How to get your dog to sleep later in the morning

Bulldog sleeping
(Image credit: Getty Images)

How to get your dog to sleep later in the morning is likely high on your priority list if you have a pup who loves to wake you up at the crack of dawn! Even if your canine companion is lucky enough to sleep in the best dog bed, there can be times when their restlessness has an impact on your own wake-up routine.

Sorting out your dog’s sleep schedule to make sure that the both of you are well-rested can take a little bit of work, but the pay-off is usually 100% worth it. If you can ensure your dog gets a good nights’ sleep and wakes up at a reasonable time, they’ll be happier, you’ll be happier and the family setup will be much better.

Most of the tips in this piece are pretty straightforward, so with any luck, you won’t find it too hard to get that extra sleep you desire with some simple changes to your routine and perhaps your dog’s setup. A good place to start is ensuring that they have the best large dog bed, so they’ve got plenty of room to get cozy and comfy. 

What time do dogs normally wake up?

There isn’t a simple answer for the right time a dog should (or shouldn’t) wake up. The answer can vary wildly depending on the breed of the dog, the age of the dog, the health of the dog, the routine of its owner, and other issues such as disturbances that might be waking them up. 

That said, most dogs will usually end up following the same or similar routine to their owners, so with a bit of work you’ll find that they wake up at about the same time as you do - or in some lucky cases, a little while after you’ve already been up and about.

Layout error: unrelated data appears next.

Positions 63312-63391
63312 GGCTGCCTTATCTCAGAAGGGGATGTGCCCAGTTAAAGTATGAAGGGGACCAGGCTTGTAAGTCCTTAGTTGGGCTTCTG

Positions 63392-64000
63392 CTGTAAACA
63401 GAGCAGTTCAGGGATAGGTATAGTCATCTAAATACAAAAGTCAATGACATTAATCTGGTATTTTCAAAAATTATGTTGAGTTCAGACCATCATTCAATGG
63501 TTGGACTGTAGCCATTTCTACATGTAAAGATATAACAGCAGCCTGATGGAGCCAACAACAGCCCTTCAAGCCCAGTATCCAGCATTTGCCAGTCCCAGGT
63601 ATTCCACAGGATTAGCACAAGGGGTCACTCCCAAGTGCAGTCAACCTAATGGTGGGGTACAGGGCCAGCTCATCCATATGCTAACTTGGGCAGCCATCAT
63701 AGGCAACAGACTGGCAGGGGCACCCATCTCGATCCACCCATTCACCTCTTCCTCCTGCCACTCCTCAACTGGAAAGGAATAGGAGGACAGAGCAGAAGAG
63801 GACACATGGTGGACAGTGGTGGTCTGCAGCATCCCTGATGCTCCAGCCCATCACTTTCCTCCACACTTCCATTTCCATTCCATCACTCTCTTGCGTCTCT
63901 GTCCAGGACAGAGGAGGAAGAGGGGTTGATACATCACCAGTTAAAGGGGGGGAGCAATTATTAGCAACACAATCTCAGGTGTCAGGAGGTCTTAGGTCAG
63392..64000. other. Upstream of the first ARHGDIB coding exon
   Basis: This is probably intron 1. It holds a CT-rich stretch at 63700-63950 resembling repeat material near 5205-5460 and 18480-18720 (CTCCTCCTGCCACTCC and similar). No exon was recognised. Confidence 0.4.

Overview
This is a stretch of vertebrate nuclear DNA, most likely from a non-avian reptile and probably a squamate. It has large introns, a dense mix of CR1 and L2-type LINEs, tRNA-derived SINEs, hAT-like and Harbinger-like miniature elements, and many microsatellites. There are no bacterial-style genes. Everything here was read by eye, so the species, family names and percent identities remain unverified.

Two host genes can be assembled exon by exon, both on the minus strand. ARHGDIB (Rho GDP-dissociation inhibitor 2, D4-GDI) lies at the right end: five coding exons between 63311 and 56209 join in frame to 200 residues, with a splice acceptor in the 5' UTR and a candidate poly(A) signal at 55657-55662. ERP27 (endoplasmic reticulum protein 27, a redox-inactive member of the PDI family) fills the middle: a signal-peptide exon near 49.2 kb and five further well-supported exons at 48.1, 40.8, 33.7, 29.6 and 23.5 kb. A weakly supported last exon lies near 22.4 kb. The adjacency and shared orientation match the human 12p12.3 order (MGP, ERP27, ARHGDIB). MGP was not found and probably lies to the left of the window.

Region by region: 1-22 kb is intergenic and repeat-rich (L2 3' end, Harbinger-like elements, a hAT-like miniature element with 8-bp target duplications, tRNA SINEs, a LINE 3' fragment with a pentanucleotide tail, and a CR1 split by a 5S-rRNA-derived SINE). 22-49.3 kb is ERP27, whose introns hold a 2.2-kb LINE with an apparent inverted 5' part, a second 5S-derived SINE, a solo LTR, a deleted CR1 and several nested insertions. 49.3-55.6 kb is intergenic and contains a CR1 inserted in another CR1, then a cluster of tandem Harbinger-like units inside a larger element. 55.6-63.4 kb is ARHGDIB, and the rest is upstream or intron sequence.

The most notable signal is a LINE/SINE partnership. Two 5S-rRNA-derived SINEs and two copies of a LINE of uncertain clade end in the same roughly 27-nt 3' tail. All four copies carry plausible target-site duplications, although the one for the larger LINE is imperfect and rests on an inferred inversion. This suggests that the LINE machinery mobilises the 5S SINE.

One thing which is important however is to become attuned to your dog’s routine. That way, if they start waking up at a different time from usual, especially if that happens frequently, you’ll be prepared to understand and tackle any problems that might be causing it.

Why does my dog wake up at 4am?

Woman holding a mug of tea and hugging her dog

(Image credit: Getty Images)

Dogs spend a lot of their time asleep, but that’s no use to you if your furry friend is waking you up at an unfriendly hour every morning. 

There could be a number of reasons why your dog is waking up unusually early, and it’s important to think about each one in turn to try and remove the problem. Think about the following potential issues:

Toilet: Younger dogs, those with medical issues and older dogs might be waking up as they need to use the bathroom. However, healthy adult dogs should be able to last a night without needing to - make sure they are paying a visit before bedtime to help ensure that they don’t need to go again in the night.

Hunger: If you feed your dog in the morning only, and they don’t have an evening meal, it could be that they are waking up in the night hungry. You could try a small snack before bedtime - this is a good time to give them one of the best dental chews for dogs, killing two birds with one stone. 

Energy: Again, if your dog is walked only in the mornings, they could have excess energy that is waking them in the night. A short walk close to or just before bedtime can help.